The Download, Mar 1, 2017: Amazon’s Cloud Fail, Uber’s No Good Month, and Robot Insecurities
The most fascinating and important news in technology and innovation delivered straight to your inbox, every day.
Three Things You Need to Know Today
Recommended for You
Amazon’s Cloud Fail Takes Down Swathes of the Web
When the cloud breaks, it doesn’t rain—it pours. Yesterday, large parts of the Internet—including Slack, Trello, and, yes, MIT Technology Review—broke. The cause: Amazon’s S3 cloud storage system failed, for reasons unknown, taking down the Internet services that rely upon it, and it took several hours to fix. Amazon is the world’s largest cloud provider and claims to offer 99.99 percent uptime over the course of a year, but the failure is the latest—and certainly not the last—demonstration of how centralized Web services are wonderful, until they fail spectacularly
Do you need The Download? Sign up here to get it for free in your inbox
Uber’s No Good, Very Bad Month
February couldn’t end soon enough for Uber. Rounding out a terrible four weeks was a video showing the company’s CEO, Travis Kalanick, entangled in an argument with one of his firm’s drivers. (He’s since apologized and admitted he needs leadership help.) You can add to the February list: Kalanick’s departure from Trump’s advisory council over #DeleteUber, allegations of widespread discrimination, the exit of a top engineer over sexual harassment claims, and an explosive lawsuit with Alphabet over self-driving car technology. At least March can’t be any worse—can it?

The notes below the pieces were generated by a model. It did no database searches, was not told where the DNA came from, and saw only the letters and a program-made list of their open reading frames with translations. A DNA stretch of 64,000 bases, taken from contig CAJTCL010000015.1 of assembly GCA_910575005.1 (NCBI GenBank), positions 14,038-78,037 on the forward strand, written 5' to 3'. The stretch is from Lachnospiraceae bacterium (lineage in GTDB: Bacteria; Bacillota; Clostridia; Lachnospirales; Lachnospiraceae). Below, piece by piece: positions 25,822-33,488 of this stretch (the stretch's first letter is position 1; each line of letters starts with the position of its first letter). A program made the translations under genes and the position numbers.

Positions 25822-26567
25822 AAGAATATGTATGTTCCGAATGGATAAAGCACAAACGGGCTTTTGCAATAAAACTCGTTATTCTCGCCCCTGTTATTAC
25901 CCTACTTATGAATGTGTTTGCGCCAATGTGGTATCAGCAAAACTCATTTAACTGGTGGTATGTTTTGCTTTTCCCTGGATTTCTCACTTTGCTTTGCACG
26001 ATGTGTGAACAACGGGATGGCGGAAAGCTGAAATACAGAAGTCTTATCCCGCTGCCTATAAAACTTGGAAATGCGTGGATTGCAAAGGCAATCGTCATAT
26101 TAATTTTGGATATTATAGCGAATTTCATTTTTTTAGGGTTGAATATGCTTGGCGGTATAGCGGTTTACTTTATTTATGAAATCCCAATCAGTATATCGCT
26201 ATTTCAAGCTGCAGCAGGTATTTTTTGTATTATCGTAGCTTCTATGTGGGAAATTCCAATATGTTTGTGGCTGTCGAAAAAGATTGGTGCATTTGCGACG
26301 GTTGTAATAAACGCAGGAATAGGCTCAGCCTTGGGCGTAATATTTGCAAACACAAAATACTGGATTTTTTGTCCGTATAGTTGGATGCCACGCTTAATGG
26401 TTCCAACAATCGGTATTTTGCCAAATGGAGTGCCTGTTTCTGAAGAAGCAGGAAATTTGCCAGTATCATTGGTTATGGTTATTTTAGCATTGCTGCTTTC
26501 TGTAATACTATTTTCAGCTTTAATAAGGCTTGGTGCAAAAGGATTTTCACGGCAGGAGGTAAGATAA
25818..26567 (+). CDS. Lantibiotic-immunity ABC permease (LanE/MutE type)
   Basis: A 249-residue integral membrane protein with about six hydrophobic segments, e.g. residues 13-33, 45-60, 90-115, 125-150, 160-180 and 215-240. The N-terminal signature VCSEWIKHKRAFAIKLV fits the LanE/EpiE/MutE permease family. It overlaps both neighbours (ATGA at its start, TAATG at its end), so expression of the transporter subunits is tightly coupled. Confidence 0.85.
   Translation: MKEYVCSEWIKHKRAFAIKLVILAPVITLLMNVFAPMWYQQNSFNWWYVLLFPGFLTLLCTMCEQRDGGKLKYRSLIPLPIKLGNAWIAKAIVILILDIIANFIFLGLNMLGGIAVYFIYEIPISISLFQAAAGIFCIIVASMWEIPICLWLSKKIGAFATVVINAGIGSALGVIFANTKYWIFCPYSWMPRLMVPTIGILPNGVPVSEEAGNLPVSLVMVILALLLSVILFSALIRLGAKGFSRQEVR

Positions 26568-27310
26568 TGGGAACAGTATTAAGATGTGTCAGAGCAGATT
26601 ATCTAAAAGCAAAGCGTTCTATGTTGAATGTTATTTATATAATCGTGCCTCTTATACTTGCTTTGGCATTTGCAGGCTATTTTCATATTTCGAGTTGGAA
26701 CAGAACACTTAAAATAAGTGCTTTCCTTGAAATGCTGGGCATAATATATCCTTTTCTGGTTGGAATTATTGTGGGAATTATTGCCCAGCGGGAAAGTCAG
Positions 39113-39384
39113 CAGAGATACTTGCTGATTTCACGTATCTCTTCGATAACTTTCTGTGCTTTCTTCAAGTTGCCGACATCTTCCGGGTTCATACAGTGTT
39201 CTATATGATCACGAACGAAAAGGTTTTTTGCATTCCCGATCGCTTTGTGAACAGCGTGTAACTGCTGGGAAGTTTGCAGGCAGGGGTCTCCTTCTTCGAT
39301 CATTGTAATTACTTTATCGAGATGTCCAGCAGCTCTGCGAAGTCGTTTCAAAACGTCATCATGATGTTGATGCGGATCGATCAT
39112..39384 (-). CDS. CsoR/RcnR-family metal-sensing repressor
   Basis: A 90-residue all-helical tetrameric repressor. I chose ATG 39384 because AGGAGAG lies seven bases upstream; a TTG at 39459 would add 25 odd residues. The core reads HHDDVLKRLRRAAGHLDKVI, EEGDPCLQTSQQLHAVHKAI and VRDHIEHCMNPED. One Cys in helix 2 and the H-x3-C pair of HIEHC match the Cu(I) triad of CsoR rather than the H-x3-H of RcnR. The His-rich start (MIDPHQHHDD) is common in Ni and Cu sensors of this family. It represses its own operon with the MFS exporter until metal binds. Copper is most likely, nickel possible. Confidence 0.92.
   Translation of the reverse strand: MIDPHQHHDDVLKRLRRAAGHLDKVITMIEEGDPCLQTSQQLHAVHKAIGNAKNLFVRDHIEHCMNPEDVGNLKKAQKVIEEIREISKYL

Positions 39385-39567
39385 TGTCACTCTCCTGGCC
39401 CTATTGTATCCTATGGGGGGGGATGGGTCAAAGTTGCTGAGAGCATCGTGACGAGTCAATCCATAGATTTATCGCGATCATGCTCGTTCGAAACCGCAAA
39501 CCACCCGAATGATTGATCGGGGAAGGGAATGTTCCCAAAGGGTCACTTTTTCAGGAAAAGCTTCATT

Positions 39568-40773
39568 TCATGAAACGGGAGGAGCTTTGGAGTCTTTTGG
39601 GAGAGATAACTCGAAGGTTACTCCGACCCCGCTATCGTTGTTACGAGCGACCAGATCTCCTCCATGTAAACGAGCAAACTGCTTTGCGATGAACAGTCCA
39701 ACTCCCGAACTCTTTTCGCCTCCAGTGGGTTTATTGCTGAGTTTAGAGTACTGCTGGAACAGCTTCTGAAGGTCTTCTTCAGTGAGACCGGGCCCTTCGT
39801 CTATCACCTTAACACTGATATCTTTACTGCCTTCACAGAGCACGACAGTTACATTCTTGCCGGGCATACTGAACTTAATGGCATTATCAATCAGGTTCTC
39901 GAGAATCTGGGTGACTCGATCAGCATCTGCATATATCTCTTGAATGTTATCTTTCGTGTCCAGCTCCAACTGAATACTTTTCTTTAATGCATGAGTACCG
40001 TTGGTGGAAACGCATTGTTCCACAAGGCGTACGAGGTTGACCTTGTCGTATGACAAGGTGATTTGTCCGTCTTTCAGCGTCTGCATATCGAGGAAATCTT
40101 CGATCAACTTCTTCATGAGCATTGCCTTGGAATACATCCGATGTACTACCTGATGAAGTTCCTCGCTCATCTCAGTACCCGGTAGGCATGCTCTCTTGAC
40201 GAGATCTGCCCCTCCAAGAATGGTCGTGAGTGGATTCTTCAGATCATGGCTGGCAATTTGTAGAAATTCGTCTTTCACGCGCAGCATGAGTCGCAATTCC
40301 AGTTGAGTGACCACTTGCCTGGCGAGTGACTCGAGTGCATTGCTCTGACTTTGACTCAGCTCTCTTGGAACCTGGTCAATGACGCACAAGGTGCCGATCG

Clean Energy Research Faces Trump's Cuts
Shifting budgets could put American clean energy moonshots at risk. The Department of Energy’s ARPA-E, set up to fund research into audacious new energy technologies, this week held a summit to share its successes. But it also took the opportunity to assert just how important federal funding is to its mission—because, as our own James Temple reports, there is mounting concern that Trump’s budget cuts could see the clean energy agency axed altogether. The Environmental Protection Agency is also bracing for similarly huge change.
Ten Fascinating Things
Robots may be changing our homes and factories, but it seems that in many cases they’re also insecure as hell.
Fed up with your cable subscription? YouTube thinks that its new $35 per month streaming TV service could help you cut the cord for good.
As nations seek to hit their climate promises, scientists are working out how to keep tabs on CO2 emissions of individual countries.
With 149 satellites in orbit, taking new pictures of the entire Earth every day, Planet Labs now commands the world’s largest private satellite fleet.
When your startup is failing, where do you turn? For some founders, to a Buddhist business coach who will make them cry.
A new report pegs the total cost to the U.S. of stolen trade secrets, pirated software, and counterfeiting at up to $600 billion per year.
Smiles all round, please: the 360-degree selfie is here to change the way we share our view of the world.
Here’s how Republicans in Congress are employing a rarely-used law to strip away environmental protections from public lands.
Human cases of H7N9 bird flu are surging and, perhaps more worryingly, the virus appears to be mutating as it spreads.
The climate has been changing for some time. But this 1991 video, made by Shell, contained some particularly prescient warnings that we failed to heed.
Quote of the Day
"Our new approach injected tremendous uncertainty into the broadband market. And uncertainty is the enemy of growth."
— Ajit Pai, the new head of the U.S. Federal Communications Commission, explains what he thinks is wrong with net neutrality rules that apply utility-style regulation to broadband networks.
AI and robotics are changing the future of work. Learn from the humans leading the way at EmTech Next 2019.Register now